Gifts of joy wrapped in love delivered to sick children Dr. Lollipop makes Christmas rounds

December 26, 1992|By Timothy B. Wheeler | Timothy B. Wheeler,Staff Writer

The last place any child wants to be is in the hospital. Especially on Christmas.

But a tough holiday became a little brighter for 5-year-old Nathan Venditta and other sick children at the University of Maryland Medical Center, thanks to Dr. Lollipop and her motley medical "staff," which included an operatic duck and a candy-toting mouse.

From her white coat, the red-wigged, clown-faced "doctor" pulled out a stethoscope with a plunger on the end.

"You want to listen to my heart?" she asked Nathan, who was walking the hospital corridor with his mother and an intravenous-fluid rack in tow. "Doesn't it sound like a dripping toilet?"

The boy's glum expression began to thaw.

Dr. Lollipop, played by Judy Goldblum-Carlton, and her costumed crew of volunteers clowned and caroled their way through the halls of the hospital's pediatric section yesterday.

Their mission, part of a program sponsored by B'nai B'rith, a Jewish women's group, was to cheer up those young patients too sick to be home for Christmas.

The hospital's part-time humor therapist, Ms. Goldblum-Carlton, who lives in Columbia, visits sick youngsters on the fifth floor every day "to help them remember that life has smiles."

"Actually, I try to make every day feel like Christmas," she said.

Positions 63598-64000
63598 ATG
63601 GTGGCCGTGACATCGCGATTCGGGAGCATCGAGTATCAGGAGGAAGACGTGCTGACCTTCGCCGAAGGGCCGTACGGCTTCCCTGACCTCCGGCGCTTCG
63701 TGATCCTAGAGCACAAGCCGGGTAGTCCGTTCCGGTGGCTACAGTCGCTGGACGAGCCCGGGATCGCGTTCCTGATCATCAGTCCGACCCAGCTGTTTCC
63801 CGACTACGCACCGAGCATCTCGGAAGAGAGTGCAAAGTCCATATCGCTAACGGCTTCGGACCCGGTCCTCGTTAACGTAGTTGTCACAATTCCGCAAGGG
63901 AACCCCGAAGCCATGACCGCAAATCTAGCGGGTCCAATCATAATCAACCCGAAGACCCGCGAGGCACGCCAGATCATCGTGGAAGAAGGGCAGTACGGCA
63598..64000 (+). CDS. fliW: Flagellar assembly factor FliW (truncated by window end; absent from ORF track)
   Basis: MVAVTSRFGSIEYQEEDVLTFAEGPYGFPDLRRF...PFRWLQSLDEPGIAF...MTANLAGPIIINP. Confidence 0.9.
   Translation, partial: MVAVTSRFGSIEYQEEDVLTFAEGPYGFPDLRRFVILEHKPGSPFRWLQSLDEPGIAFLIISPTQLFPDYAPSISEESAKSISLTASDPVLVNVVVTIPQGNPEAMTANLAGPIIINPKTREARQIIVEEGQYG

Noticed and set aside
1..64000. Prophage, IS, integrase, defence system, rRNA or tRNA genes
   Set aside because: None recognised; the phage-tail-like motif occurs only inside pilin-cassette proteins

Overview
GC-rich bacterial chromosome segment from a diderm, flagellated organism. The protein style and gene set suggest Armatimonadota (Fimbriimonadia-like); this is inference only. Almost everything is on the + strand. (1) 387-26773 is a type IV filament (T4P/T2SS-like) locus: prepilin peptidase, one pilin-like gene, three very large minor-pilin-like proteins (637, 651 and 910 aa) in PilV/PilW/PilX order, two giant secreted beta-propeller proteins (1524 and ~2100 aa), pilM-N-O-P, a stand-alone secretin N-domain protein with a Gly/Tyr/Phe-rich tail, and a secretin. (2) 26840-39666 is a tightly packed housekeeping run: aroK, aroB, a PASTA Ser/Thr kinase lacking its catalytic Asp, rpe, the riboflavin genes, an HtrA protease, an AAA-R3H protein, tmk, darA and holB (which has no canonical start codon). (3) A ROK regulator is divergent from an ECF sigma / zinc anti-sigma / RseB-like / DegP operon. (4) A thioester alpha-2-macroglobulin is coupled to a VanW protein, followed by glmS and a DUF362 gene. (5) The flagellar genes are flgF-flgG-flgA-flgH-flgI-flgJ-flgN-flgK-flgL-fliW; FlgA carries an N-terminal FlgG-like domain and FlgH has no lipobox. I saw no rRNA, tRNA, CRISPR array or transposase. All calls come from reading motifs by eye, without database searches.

On those days, she wheels around a cart loaded with books, games and videos to hand out.

Yesterday, she and her helpers decorated cupcakes for the few children who could not be sent home for the holiday weekend.

"This is a neat Christmas present for him," said Nathan's mother, Carin.

Nathan, who lives in Hagerstown, has been hospitalized since Tuesday.

Diagnosed with leukemia in July, he had a "little problem" this week that required treatment, his mother said. Her other two children were spending the holiday with grandparents.

Down the hall, David Manzano's liquid brown eyes danced from one costumed character to another as they serenaded 28-month-old David with "Feliz Navidad."

David sucked solemnly on a lollipop as he sat in a stroller with a plastic breathing tube attached to his nose.

The little boy, who is from Honduras, had been awaiting surgery in Ohio for a congenital heart defect, but came to Baltimore to visit relatives and became ill, said Dr. Michael Begnan.

Assisting Dr. Lollipop yesterday was her son, Benjamin, 9, who posed as "Dr. Pepper" and kept squirting himself with the trick camera.

Then there was "Nurse Beddy-Pan," played by Lennox Hood; Daniel Duck, portrayed by aspiring opera singer Jason Fiske; and Mr. Hood's mouse-costumed mother, Martha, who dispensed candy to the children from a bedpan.

"It's difficult to see children who are critically ill and depressed," said Ms. Goldblum-Carlton. "But seeing them laugh makes it worth it."

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